Eventually, as the lungs deteriorate, supplemental oxygen is required to give the body the oxygen that the lungs can no longer pull from the air. When that is no longer enough, the lungs will cease to breathe, ceasing the life of a person with cystic fibrosis.  

The Battle Inside

Delaying the inevitable as long as possible means reducing the scarring and the infections, so it’s vital to clear out the bacteria-laden mucus from the lungs. Several times a day, CF patients inhale bronchodilators to expand the airways, as well as a sodium chloride solution to hydrate the lungs’ surface, and then we use High Frequency Chest Wall Oscillation or “vest therapy” to physically shake loose the mucus.

Any bacteria or viruses that we contract from others through daily interactions can further burden the immune system, exacerbating our symptoms even more. We use various antibiotics to try to suppress bacterial growth, killing some (but not all) of the bacteria—but only rarely can CF infections be completely eradicated.

Over time, after many rounds of treatment, the bacteria evolve resistance. In recent years, drug-resistant bacteria have become one of the most widely known public health problems, but they are already a daily reality for those of us with CF.

There is another way to fight these “superbugs,” however, and scientists have been showing renewed interest in it in recent years. They’re called phages: viruses that feed on very specific types of bacteria. Originally discovered in 1915, some of these viruses can be bred to target a specific patient’s drug-resistant infection.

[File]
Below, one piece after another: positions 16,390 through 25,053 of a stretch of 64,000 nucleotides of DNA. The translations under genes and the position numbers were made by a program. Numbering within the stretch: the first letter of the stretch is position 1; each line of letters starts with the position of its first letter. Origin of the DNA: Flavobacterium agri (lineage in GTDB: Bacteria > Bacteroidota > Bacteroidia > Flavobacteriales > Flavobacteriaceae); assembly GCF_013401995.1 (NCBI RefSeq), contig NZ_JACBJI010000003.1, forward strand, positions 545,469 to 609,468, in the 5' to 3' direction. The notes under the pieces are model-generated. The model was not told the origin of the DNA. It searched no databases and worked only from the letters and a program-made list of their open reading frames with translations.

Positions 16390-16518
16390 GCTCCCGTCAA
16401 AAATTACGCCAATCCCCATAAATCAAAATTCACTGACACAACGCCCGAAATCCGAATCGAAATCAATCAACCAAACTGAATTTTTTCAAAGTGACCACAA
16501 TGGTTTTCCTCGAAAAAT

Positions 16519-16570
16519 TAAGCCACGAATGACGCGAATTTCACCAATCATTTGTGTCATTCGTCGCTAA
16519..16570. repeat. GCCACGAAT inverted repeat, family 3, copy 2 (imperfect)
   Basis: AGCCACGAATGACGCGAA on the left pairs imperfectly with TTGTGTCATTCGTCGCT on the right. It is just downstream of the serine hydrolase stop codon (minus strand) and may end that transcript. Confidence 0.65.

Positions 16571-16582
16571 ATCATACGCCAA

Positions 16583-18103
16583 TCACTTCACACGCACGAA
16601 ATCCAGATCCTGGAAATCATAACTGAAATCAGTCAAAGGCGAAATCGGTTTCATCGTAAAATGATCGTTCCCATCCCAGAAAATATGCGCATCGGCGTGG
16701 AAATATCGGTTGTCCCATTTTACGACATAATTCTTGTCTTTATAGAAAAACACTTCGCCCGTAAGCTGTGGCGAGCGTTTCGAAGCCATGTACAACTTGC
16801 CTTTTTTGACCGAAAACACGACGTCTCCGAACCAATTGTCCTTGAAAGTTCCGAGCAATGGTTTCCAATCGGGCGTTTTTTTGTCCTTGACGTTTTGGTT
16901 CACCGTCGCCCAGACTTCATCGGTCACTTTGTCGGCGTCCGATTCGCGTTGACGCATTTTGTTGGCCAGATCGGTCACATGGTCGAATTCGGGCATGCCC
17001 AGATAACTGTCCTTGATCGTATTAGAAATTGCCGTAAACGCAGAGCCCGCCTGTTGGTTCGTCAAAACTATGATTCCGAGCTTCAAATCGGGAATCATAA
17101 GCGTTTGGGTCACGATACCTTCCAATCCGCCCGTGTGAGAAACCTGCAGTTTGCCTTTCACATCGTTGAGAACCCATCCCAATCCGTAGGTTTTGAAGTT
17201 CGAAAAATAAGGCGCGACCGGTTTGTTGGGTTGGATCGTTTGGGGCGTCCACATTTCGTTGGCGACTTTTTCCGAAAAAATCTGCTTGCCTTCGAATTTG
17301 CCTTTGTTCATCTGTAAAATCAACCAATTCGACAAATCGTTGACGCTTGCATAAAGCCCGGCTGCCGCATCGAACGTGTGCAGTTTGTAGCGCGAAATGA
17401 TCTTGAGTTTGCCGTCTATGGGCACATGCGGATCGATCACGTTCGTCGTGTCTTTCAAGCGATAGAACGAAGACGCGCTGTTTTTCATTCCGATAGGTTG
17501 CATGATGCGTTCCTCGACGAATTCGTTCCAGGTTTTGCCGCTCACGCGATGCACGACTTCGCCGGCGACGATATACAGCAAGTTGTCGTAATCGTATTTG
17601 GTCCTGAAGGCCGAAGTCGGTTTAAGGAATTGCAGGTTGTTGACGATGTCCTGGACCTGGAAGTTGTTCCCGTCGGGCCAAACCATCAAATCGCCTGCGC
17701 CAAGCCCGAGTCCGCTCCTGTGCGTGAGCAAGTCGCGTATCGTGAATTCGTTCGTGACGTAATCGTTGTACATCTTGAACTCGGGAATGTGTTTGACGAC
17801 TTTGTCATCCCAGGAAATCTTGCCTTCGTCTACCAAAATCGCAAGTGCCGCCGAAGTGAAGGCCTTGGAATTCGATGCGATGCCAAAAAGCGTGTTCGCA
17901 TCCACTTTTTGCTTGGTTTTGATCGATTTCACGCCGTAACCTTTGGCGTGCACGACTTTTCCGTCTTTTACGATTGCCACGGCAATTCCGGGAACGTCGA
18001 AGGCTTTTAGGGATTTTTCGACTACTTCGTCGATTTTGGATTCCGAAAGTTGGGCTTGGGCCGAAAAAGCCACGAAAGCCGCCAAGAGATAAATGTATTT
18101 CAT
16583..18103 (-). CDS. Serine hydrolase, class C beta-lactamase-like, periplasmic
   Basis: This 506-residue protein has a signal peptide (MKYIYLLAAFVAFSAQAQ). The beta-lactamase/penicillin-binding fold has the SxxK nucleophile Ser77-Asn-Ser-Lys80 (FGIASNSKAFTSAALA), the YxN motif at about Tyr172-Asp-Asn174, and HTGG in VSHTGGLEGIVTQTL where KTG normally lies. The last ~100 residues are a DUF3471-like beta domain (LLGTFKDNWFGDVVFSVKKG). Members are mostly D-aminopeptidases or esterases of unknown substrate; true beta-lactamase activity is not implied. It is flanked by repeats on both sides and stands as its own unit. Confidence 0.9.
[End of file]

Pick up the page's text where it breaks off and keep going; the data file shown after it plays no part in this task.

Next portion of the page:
Dr. Ben Chan is a professor at Yale University who is devoted to finding phages from across the globe that can be used to attack different kinds of bacteria. When Paige, a young woman with cystic fibrosis, was suffering from a severe infection last year, she contacted Chan and asked him to find her phages that would attack the drug-resistant Pseudomonas bacteria filling her lungs.

After testing phages from Connecticut to the Congo, he finally found a combination that seemed to work. When I saw him holding two glass vials side by side—one cloudy and filled with thousands of her Pseudomonas bacteria, and the other, treated with phages, as clear as water—it gave me a feeling of familiarity and of hope.

Dr. Chan holds up vials of liquid, one clouded with Paige's <em>Pseudomonas</em> bacteria (left) and the other cleared by treatment with phages (right).
Dr. Chan holds up vials of liquid, one clouded with Paige's Pseudomonas bacteria (left) and the other cleared by treatment with phages (right). Credit: Freethink

As someone who works in an environmental microbiology lab, I can appreciate the power possessed by phages, these tiny predators that can feed on superbugs that have defeated both the human immune system and modern antibiotics.